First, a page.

WordPress Security: 10 Common Mistakes to Avoid
If you own a website, you know how devastating it can be when it is attacked by bots, hackers, or other rogue elements. With WordPress becoming more popular, it has become a prime target for hackers as the payoffs can be greater. While there is no foolproof security, there are many small and big things that can be done to avoid common WordPress security mistakes and make it harder for bots to enter websites and create havoc. In this post, we will explore the common security mistakes made on WordPress websites and what can be done to minimize vulnerability to security threats.
Mistake #1: Not Updating WordPress
WordPress has a great community that is alert to security issues, and the team at WordPress issues updates regularly to fix security threats. However, it is up to website owners to carry out these updates on their WordPress install and patch up any security holes. Major updates to the WordPress core take place automatically, but for minor updates and updates to themes and plugins, website owners need to pay attention to the notifications that show up on their dashboard.
Updating WordPress is often a smooth process, requiring just a click, but sometimes there can be incompatibility issues that break websites. It is important to learn more about updating WordPress in this Quick Guide to updating WordPress.
Mistake #2: Not Purchasing Quality Themes & Plugins
Poorly coded themes and plugins are a security hazard on websites. They can slow down websites, be incompatible with the WordPress version being used, or with each other. They can also serve as an entry point for malicious software.
The obvious precaution to adopt here is to purchase themes and plugins only from quality sources. There are many good themes and plugins available for free in WordPress. If choosing a premium theme or plugin, look up Themeforest or CodeCanyon and other reputed theme houses like WPExplorer.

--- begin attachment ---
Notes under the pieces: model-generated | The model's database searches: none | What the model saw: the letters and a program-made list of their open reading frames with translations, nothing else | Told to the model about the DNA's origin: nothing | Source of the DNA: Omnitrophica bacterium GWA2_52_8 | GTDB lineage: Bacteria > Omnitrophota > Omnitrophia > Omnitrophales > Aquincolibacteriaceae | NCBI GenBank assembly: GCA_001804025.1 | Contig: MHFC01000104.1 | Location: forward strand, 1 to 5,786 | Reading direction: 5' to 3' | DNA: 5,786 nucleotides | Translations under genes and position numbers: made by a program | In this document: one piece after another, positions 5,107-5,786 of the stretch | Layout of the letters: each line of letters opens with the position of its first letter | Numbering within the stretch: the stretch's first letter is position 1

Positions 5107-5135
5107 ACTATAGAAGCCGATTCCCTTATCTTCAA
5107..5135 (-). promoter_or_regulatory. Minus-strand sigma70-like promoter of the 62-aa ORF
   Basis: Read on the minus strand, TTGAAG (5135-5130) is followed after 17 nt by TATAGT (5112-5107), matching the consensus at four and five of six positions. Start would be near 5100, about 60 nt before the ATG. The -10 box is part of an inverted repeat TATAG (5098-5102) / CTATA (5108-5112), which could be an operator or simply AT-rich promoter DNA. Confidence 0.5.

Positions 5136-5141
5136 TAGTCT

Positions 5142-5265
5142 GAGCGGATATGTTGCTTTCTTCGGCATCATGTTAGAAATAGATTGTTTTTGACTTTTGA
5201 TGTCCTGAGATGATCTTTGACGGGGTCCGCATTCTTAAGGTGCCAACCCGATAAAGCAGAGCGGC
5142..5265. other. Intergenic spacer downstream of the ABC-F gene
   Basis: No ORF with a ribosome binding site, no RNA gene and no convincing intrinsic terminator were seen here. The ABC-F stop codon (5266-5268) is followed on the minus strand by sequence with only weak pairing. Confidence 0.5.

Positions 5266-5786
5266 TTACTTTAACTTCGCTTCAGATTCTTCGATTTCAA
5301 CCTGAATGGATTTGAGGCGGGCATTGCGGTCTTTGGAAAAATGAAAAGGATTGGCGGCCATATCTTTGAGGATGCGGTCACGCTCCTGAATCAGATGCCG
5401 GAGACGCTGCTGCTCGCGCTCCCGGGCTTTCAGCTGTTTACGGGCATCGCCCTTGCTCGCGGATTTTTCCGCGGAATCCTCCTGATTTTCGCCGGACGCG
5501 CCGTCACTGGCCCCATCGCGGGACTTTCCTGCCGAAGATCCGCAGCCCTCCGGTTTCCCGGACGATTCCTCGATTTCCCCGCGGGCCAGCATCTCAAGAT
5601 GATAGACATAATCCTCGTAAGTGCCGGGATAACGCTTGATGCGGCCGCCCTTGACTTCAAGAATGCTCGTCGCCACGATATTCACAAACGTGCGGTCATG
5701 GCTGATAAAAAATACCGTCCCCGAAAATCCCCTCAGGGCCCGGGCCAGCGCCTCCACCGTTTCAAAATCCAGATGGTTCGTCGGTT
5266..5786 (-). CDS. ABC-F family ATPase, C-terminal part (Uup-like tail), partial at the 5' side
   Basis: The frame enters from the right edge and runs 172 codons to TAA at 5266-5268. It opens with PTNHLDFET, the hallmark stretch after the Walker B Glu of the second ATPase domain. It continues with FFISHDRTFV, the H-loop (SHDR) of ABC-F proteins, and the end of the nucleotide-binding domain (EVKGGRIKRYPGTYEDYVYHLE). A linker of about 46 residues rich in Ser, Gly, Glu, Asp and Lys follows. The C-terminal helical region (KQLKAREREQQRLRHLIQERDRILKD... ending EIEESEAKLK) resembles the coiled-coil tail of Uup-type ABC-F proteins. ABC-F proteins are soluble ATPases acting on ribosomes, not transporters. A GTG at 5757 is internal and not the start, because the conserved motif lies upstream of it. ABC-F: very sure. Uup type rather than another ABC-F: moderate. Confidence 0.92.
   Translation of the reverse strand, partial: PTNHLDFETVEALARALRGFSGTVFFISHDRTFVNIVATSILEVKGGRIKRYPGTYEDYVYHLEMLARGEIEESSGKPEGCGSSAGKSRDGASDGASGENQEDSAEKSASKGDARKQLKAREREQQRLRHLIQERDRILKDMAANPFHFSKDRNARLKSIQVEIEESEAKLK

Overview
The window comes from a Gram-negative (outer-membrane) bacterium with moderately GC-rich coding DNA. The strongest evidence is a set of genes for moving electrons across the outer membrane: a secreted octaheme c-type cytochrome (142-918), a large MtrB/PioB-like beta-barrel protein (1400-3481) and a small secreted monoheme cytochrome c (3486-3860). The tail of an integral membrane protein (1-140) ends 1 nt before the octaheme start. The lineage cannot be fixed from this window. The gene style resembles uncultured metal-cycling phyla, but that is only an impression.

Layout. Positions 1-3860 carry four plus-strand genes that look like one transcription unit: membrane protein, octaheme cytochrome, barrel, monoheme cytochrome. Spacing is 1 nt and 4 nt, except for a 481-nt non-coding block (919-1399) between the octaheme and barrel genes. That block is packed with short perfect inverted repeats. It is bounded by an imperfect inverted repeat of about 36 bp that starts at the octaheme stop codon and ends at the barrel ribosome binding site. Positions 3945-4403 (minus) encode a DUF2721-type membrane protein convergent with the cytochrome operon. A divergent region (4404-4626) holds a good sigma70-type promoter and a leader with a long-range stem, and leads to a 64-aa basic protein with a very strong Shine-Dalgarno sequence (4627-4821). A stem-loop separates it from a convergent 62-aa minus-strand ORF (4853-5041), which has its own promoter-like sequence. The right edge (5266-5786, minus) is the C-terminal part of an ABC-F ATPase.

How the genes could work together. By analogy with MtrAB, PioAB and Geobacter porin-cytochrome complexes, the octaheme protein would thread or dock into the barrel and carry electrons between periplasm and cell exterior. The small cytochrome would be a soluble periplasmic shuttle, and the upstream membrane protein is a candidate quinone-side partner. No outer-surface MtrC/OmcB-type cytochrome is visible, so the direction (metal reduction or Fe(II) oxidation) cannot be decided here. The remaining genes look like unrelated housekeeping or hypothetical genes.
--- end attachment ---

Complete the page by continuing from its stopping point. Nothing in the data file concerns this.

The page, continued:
Select those which are better rated and enjoy a greater number of downloads. Read up reviews of the themes and plugins and check out what other long term, genuine users are saying about them. Go through the changelog to see if there are regular updates. Write to the authors to understand if that theme or plugin is right for you before making a purchase. And to put to rest any practical concerns, run it on a test site if that is possible.
Mistake #3: Not Updating Themes & Plugins
Just like WordPress, themes and plugins should have regular updates for bug fixes and security patches. It is the website owner’s job to test these updates then install them to keep WordPress websites safe.
Note: One of the most common reasons people let their themes get outdated is because of custom code. This is why using child themes is important. If planning on making any changes to theme files, remember to use a child theme so the core theme can be safely updated in the future.
Mistake #4: Lack of Security on Login Page
The login page is the place from where authorized users enter websites. But many unwanted rogue users can also cleverly find their way into websites from the login page and can even acquire admin level privileges. To prevent this, security on the login page needs to be enhanced. There are many easy tweaks that can be carried out to stop mischief right at the doorstep.
Website owners can change the username from the commonly used ‘Admin’ and enforce strong passwords. Or, limit the number of login attempts – this will be particularly effective in stopping brute force attacks. Another protection method that is easy to adopt is two-factor authentication. With Google pushing for the use of SSL, website owners may like to stay a step ahead and apply it to their website sooner than later. The login page is a good place to start improving security on websites.
Mistake #5: Improper Use of User Roles
WordPress has many user roles – Administrator, Editor, Author, Contributor, and Subscriber. Not all of them need to have the same privileges on websites. When adding users to websites, be careful with the privileges granted at the backend. Allow only as much privilege as is necessary for them to fulfill their roles on the website.
Granting unrestricted access to all users can make it easier for hackers to break in. There is no need to give subscribers any access to the backend when all they need to do is read content. Editor level access should be granted only to trusted users, and Admin level access can be granted, if at all, very sparingly. Allowing limited privileges to users and forcing them to use strong passwords can control access to the backend to a large extent.
Mistake #6: Not Deleting Unused Themes and Plugins